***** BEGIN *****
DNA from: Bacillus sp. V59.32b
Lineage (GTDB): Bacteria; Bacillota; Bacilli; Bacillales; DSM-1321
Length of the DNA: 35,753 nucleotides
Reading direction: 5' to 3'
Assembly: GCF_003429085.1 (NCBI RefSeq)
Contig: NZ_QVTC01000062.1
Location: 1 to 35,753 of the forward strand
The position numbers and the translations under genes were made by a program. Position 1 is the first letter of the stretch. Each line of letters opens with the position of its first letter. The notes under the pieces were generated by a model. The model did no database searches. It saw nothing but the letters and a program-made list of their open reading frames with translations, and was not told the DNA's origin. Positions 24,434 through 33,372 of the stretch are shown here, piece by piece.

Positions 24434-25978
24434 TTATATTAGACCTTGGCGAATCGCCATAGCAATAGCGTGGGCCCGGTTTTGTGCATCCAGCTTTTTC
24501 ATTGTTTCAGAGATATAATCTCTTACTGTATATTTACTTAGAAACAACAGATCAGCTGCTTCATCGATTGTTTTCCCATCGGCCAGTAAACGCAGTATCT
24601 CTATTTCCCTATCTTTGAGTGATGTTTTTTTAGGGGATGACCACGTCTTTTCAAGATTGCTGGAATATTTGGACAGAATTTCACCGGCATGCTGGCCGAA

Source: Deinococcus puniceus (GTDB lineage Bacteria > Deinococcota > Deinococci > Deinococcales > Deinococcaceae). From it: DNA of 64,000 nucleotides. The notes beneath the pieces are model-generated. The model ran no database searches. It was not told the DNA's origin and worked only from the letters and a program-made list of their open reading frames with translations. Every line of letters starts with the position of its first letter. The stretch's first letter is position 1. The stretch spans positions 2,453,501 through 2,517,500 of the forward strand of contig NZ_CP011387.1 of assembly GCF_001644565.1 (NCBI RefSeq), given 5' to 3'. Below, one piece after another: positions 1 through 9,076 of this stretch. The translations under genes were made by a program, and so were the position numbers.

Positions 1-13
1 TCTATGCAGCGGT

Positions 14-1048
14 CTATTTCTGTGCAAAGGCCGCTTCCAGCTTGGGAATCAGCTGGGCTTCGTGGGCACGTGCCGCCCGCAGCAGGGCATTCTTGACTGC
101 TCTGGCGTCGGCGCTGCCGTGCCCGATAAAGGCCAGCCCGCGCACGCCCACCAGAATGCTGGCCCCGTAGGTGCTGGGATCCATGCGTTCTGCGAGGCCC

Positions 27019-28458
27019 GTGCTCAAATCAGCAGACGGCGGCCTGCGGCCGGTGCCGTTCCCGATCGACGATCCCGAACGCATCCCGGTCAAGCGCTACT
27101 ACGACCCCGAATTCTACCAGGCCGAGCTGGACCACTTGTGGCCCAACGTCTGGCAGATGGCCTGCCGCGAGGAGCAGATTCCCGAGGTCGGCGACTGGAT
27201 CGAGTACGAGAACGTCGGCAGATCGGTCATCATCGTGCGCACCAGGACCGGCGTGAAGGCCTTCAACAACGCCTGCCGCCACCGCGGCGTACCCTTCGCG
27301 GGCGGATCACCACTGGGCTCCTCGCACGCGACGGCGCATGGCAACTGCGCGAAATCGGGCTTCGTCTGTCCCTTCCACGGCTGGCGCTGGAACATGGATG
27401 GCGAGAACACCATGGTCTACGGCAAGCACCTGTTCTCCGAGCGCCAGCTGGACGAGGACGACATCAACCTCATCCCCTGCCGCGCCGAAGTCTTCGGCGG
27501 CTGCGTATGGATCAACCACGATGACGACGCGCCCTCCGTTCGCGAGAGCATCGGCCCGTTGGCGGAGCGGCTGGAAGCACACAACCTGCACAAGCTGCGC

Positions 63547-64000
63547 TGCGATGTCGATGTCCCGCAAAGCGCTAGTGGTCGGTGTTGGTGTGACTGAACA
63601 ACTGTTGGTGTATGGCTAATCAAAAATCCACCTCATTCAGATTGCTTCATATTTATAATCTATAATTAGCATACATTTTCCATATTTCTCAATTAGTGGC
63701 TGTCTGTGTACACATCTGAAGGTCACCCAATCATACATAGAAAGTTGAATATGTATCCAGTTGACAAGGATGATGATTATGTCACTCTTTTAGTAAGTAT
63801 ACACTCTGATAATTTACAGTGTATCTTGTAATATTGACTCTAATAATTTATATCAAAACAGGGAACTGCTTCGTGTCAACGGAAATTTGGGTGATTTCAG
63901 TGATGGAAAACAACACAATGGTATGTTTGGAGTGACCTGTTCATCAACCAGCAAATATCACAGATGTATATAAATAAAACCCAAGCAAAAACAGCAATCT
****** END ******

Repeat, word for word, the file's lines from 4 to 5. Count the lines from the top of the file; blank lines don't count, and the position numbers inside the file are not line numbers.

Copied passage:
Reading direction: 5' to 3'
Assembly: GCF_003429085.1 (NCBI RefSeq)